Harrison - Chapter 03 | eBooks | Non-Fiction

Harrison - Chapter 03

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Buy and Download Description Difference as Superiority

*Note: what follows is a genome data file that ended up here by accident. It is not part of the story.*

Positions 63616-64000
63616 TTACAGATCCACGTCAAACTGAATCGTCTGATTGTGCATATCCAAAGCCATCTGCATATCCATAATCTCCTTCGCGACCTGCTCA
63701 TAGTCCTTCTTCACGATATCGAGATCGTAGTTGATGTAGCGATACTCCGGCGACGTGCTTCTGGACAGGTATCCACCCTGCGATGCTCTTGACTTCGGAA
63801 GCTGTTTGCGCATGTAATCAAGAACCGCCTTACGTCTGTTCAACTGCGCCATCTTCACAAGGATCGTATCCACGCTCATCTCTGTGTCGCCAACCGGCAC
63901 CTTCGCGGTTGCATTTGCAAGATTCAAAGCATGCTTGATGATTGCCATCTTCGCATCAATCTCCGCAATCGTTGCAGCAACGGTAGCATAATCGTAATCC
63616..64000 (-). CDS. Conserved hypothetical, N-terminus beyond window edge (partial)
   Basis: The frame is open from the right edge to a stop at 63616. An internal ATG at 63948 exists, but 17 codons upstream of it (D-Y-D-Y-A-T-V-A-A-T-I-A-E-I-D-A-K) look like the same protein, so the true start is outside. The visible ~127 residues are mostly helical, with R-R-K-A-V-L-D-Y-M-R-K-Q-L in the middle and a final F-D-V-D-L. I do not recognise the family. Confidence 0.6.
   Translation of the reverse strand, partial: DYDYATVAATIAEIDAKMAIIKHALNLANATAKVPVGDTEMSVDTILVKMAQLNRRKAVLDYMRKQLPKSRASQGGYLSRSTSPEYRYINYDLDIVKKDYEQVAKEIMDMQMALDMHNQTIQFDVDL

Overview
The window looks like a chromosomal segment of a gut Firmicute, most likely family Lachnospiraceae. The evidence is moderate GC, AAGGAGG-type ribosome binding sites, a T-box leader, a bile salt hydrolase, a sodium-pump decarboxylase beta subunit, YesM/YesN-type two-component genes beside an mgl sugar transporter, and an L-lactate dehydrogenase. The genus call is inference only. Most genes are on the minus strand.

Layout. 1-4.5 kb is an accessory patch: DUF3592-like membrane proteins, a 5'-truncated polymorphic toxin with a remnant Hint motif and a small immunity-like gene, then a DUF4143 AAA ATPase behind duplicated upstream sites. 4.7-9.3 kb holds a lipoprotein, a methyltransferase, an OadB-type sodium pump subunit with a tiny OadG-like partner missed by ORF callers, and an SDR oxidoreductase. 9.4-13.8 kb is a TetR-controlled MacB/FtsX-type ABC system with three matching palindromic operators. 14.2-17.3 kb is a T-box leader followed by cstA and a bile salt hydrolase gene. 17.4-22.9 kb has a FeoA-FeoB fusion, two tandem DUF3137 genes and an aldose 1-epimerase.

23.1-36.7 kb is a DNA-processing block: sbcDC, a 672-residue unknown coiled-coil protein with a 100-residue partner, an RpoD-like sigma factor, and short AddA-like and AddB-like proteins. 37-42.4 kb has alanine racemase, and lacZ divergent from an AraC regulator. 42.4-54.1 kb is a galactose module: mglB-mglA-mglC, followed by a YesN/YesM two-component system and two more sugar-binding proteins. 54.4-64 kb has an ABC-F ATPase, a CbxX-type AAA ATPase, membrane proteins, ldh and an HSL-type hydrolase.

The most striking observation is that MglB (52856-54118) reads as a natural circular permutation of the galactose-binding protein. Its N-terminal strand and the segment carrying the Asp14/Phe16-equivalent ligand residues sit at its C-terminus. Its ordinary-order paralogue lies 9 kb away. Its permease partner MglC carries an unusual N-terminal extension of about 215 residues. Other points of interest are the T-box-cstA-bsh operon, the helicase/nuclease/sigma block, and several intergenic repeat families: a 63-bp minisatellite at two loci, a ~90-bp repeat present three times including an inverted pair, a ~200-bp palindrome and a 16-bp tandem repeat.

In the Introduction, I referred to a key leitmotif in contemporary social science: namely, the conception of social identities as relational phenomena, constructed through acts of division. According to this view, an identity is never in some sense self-suficient, but is always linked to an Other — real or imagined, overt or covert — against which it is defined. This Other, so central to the constitution of the Self, may, for instance, comprise images of an exoticised East (Said 1978) or representations of the 'primitive' against which the West has counterposed itself historically as 'civilised' (Fabian 1983; Kuper 1988). It may be one's own community imagined at an earlier period in history, as Hastrup has shown for contemporary Icelanders (1995: 107-17). To Atatürk and his fellow Turkish modernisers, the Ottoman past which they sought to disown as backward had a similar signi.cance (Yoruk 1997). Difference as Superiority In the Introduction, I referred to a key leitmotif in contemporary social science: namely, the conception of social identities as relational phenomena, constructed through acts of division. According to this view, an i
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